INTERTWINING generations into nursing home care is being brought into the spotlight.
Nursing homes across the region are tackling isolation for elderly residents by incorporating intergenerational visits into program activities.
Stawell Eventide Homes has brought together the young and old in several weekly activities, involving playgroups, kindergartens, primary and secondary schools.
Lifestyle manager Grace Rethus said the residents just "light up" when the students enter the room.
"Some of the kids don't have grandparents in the area and vice versa," she said.
"We had one gentleman who had never held a baby.
"He had never had children or grandchildren, so during one of our mums and bubs sessions he held a baby for the very first time.
"He was just so over the moon. It was a beautiful thing to be part of."
Ms Rethus said it was important to see the connection within the community.
"Some residents might not engage with other residents but they do with the younger generation," she said.
"You just see the joy and smiles from both sides you know the benefits of an intergenerational program."
Stawell primary school chaplain Michael Lewis said he had never met a student who didn't enjoy the visits to the nursing home.
"I find the students really develop a sense of empathy for other people," he said.
"It's such a simple concept and it's amazing when they come out of a visit, the reward is intrinsic.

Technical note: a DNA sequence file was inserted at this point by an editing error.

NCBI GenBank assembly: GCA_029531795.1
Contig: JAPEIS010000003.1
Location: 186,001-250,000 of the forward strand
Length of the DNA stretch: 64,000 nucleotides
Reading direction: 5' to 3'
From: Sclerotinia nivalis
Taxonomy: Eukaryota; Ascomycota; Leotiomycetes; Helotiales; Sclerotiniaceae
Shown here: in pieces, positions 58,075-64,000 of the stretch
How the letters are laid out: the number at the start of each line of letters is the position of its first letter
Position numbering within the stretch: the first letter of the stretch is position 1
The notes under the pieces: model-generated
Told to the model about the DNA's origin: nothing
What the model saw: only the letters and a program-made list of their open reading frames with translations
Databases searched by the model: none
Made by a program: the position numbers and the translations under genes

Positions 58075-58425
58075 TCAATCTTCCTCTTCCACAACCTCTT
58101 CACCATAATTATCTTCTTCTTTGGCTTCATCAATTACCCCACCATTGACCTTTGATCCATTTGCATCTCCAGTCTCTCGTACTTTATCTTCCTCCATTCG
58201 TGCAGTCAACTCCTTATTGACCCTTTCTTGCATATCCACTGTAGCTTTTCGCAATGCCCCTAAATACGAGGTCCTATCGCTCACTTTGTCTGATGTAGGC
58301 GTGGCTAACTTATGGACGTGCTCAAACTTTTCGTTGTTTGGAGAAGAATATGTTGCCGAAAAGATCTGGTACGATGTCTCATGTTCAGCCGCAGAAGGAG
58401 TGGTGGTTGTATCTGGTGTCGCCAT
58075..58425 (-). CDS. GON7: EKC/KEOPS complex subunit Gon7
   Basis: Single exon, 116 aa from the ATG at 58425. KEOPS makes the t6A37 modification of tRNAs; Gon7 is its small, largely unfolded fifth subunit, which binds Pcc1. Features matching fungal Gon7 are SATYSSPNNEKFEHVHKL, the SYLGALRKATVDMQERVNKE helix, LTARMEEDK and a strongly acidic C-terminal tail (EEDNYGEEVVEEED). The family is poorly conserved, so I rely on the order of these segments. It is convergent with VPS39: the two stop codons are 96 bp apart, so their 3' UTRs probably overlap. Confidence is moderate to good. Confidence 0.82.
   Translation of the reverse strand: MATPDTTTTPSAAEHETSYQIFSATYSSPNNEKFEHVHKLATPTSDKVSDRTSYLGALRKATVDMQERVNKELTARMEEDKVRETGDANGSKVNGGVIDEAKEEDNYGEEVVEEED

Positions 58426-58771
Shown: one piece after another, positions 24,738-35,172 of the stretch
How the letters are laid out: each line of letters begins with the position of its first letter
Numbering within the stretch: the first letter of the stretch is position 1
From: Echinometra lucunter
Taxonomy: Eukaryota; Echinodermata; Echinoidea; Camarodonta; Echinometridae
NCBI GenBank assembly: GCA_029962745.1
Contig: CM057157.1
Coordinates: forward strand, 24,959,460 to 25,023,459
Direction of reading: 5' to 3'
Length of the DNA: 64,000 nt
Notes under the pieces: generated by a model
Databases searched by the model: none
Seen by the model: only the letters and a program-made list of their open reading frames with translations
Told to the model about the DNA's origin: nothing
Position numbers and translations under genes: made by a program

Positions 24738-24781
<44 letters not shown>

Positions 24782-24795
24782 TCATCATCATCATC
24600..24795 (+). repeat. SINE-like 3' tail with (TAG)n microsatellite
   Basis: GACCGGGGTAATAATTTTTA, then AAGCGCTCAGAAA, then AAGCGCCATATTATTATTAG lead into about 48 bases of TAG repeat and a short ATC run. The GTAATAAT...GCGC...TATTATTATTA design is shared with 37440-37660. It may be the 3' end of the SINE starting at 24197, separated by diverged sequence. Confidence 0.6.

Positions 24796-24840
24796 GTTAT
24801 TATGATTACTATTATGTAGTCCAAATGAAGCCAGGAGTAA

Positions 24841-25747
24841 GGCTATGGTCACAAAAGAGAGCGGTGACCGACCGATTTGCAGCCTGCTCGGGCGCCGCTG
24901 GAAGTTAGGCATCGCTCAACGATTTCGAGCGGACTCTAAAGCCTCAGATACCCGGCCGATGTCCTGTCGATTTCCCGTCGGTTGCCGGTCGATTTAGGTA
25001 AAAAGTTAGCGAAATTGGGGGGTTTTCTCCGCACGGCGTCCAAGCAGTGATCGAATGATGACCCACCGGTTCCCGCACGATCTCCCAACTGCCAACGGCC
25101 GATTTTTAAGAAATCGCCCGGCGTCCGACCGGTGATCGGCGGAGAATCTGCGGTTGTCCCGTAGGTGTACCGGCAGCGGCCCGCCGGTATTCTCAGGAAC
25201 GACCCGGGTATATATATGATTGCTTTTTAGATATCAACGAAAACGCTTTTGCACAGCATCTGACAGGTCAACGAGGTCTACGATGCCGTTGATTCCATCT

"The pleasure of caring for someone else. The simple basics of life the students really enjoy."
Mr Lewis said students who were perceived to have behavioural or social challenges could drop their guard when they attend the session.
"They can relax and talk with the residents," he said.
"It's a beautiful thing to watch."
Mr Lewis said the grade five and six students attended the sessions.
"We wanted to give the students multiple opportunities to attend," he said.
"They get three or four turns a year.
"They learn those conversational skills and social skills. Sometimes we come along and do activities, other times we just come along and chat with the residents."
Mr Lewis said it was "fantastic" for the students to be able to sit and learn from the stories the residents shared.
"They have a wealth of knowledge and life experience they share with the students," he said.
"We've chatted with some of the residents who were part of building the foundations of what the students experience every day.
"It gives the students a greater appreciation for the history of the town."
Eventide Homes resident Nancy Goodson is one of the first to come along each week to the visits.
"I attended Stawell 502 when I was growing up," she said.
"They used to hand out certificates for running and I share my stories with the students who visit me.
"The children think it's very funny to think I could run. One gave me a bit of cheek but I caught him before he got too far.
"I love having the students here. I love talking to them."
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